Solo Lobo
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Quote:
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I had an ohlins rear and racetech emulaters in my 93 PD, and it was very stable (actually, was stable on pavement before emulaters, they just helped immensely on off road terrain). As far as I know, nothing about paralevers that make them inherrently unstable.
I had many a day of California twisties on that bike and I loved how composed it was, even at the edge of the tires (TKC's and Mefos).
I'd start with tires and pressure, then suspension settings.
+1 I had my old GS dialed in with Ohlins, emulators, custom springs and new head bearings and it was a dream to ride.

I highly doubt the failure is in the frame or design, and can be found with worn parts or poor set-up
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your bike is suitably dirty. Well done.
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Old 02-15-2015, 02:31 PM   #12
thetubespoke OP
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Thank you again for the helpful replies and feedback.

Quote:
Originally Posted by Rucksta View Post
The offset has some adjustment at the swing arm bearing though it is minor.
Offset seems to vary from one bike to another even within the same model.
I had my straight frame corrected on a frame jig to produce zero offset.

BMW made claims of improved stiffness and reduced unsprung weight when the Monolever was introduced.

Moving the shock top mount off the sub frame onto the mainframe is an improvement although it does introduce other issues with the load on one side of the frame. (not an issue with twin shock forward mount)

Increasing the size of the shock mount/swing arm pivot triangle reduces the loads with a trade off in suspension performance.
Wow, I didn't realize the offset was so common. Do you know of any documentation on setting the offset at the swingarm? I can try to set it there and see if it's enough. When you set alignment in the frame jig, did you bend the frame or just adjust the swingarm from there?

Regarding fork flex on ridges; I think it's the rear, but maybe it is the front. The front has a pretty stiff fork brace, but it was put on wrong. The brake line holder is under the brace and the aluminium cracked. I should find a replacement, but I think it is more or less working for now.

Thank you,
TheTubeSpoke
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Old 02-15-2015, 03:15 PM   #13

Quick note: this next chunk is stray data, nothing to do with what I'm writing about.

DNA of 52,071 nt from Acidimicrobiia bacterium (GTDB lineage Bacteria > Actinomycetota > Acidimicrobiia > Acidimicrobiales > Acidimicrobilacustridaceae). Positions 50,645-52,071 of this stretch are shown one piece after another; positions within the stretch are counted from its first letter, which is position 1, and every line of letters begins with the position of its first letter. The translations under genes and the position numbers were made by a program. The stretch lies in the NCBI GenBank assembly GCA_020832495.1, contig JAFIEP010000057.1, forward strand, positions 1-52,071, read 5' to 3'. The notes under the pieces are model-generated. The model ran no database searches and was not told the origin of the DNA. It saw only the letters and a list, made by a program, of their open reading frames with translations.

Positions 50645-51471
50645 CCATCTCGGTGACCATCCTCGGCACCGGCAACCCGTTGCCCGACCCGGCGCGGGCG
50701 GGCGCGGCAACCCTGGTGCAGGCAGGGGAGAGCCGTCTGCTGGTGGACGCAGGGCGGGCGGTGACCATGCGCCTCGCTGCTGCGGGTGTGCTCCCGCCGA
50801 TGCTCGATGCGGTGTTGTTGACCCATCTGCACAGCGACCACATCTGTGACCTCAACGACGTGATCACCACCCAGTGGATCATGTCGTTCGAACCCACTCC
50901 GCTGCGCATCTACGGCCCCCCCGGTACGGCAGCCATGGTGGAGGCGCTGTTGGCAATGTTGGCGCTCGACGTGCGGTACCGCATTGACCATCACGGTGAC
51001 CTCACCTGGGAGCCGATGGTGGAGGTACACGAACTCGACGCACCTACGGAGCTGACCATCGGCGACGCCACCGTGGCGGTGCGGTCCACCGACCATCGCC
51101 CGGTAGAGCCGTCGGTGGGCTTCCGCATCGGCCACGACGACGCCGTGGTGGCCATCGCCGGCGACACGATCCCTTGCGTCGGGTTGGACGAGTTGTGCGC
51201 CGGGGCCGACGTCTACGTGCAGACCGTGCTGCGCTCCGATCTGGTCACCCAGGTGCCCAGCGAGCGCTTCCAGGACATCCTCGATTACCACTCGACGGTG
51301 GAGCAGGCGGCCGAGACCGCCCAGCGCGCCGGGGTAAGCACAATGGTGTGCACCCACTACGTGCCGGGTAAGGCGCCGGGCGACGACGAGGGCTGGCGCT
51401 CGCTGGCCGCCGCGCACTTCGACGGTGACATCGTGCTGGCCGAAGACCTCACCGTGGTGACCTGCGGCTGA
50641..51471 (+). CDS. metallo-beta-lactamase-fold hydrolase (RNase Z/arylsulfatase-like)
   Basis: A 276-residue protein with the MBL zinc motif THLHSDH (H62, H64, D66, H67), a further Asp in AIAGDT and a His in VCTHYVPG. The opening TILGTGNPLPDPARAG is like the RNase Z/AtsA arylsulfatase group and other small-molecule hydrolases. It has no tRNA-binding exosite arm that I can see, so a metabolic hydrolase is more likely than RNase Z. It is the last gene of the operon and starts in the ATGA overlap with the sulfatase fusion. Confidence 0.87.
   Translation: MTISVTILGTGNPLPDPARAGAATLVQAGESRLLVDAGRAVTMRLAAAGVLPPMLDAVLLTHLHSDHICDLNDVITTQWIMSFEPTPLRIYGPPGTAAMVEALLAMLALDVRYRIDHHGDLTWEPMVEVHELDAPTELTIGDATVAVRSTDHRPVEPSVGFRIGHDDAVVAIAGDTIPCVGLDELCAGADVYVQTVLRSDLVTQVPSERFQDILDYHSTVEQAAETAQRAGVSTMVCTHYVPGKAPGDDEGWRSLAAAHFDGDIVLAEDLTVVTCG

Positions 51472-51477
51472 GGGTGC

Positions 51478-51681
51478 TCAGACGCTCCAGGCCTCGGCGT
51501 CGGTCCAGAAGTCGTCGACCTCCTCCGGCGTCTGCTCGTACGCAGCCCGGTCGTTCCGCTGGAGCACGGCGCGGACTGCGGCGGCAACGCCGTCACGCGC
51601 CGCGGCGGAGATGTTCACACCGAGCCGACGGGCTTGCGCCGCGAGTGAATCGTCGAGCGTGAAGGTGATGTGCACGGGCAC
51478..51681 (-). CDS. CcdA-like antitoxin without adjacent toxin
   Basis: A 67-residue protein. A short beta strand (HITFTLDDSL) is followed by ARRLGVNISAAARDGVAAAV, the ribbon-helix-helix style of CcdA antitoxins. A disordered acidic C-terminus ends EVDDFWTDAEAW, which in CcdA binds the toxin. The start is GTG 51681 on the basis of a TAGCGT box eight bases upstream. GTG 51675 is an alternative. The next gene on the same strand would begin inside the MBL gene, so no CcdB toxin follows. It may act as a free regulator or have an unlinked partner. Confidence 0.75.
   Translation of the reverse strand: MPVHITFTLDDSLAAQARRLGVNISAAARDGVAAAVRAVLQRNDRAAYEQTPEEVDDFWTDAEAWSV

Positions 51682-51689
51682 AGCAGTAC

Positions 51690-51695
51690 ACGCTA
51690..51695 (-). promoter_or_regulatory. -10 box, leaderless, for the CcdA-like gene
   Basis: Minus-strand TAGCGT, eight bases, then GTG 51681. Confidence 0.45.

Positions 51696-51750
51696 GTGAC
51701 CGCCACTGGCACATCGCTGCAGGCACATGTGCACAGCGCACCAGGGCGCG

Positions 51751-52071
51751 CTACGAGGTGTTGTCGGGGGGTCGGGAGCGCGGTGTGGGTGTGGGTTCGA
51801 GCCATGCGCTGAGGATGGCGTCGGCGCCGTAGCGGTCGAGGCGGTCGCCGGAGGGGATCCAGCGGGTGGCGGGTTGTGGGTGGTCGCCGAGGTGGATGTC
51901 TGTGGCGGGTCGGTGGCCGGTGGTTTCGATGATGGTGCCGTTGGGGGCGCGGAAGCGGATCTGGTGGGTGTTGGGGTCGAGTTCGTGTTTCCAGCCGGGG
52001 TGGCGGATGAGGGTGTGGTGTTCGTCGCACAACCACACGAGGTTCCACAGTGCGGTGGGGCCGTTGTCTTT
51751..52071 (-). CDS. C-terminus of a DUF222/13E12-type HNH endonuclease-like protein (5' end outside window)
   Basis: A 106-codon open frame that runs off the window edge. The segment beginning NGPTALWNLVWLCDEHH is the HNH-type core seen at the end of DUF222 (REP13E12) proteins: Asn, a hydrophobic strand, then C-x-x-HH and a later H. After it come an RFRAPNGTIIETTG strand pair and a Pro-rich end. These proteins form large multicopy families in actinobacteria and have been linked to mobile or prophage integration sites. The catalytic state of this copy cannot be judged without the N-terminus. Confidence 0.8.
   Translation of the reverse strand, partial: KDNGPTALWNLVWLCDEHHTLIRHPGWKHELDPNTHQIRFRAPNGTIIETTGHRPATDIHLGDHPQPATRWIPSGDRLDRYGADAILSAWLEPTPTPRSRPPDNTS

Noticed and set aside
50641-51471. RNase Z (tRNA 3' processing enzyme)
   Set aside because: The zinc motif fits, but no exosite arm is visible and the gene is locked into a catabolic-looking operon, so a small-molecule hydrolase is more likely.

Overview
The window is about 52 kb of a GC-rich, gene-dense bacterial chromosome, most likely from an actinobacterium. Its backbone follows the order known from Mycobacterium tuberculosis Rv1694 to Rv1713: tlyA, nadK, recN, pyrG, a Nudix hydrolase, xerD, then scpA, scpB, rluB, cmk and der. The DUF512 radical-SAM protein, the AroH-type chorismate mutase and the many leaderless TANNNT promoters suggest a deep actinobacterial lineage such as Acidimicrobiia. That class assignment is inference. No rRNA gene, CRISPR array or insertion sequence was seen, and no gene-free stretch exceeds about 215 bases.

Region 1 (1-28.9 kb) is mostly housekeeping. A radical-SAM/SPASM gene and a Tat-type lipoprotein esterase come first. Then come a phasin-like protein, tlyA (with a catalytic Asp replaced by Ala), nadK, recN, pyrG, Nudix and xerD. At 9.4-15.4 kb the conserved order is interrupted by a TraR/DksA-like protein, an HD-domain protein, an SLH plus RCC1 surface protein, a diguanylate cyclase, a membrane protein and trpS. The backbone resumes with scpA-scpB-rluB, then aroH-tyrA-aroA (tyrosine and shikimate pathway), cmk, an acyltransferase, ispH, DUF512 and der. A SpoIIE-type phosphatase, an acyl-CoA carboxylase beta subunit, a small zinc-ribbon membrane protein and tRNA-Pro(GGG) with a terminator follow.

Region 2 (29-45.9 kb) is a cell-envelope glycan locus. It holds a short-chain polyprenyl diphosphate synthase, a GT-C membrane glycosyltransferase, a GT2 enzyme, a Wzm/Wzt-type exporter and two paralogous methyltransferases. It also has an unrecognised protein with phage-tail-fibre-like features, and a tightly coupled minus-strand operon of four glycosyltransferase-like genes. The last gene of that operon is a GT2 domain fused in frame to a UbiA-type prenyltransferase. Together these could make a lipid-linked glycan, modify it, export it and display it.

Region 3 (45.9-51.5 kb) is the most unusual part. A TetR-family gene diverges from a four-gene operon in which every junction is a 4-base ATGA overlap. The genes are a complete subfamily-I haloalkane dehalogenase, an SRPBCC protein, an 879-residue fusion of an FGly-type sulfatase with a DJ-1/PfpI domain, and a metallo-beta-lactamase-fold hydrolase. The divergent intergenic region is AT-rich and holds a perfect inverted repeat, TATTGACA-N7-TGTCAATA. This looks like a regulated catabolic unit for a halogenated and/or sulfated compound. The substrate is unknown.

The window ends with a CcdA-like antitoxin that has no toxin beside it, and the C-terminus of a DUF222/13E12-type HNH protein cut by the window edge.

Solo Lobo
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Factory spec for the swing arm is centered in the frame
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Quote:
Originally Posted by Stagehand
your bike is suitably dirty. Well done.
R65LazaruS
So I sold my GS and went shopping for a G/S!
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Old 02-15-2015, 03:29 PM   #14
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Quote:
Originally Posted by SOLO LOBO View Post
Factory spec for the swing arm is centered in the frame
Yes, but when the swingarm is centered in the frame, the front and rear wheels to not track together. I just had my 92 RS measured on a GMD Computrack machine and it was 6mm offset (rear wheel to the left of the front wheel) and the rear wheel was out-of-plumb by 0.1 degrees. The front fork triples were out-of-plumb by 0.5 degrees which required correction. This is an unscarred bike with 15,000 miles that has spent most of its life in a static collection. I am sure the out of plumb is just sloppy German craftsmanship, but I think the offset was intentional for some reason.

Before you "correct" it, make sure you heed the old cowboy wisdom to "never tear down a fence until you know why it was put there in the first place."
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Old 02-16-2015, 08:22 AM   #15
Rucksta
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Quote:
Originally Posted by thetubespoke View Post

When you set alignment in the frame jig, did you bend the frame or just adjust the swingarm from there?

TheTubeSpoke
Both frame and swing arm need alignment.to get the fit I want.
Extra swing arms get aligned at the same time.
(repeat offender at the bike chiropractor)
Takes Dave Kellet about 3.5 hours once the frame is in the jig.

Technique uses the steering head as a reference point and bend everything else to fit with the engine in place.

I think BMW put the fence where they did because there was a rock in the way of one of the fence posts.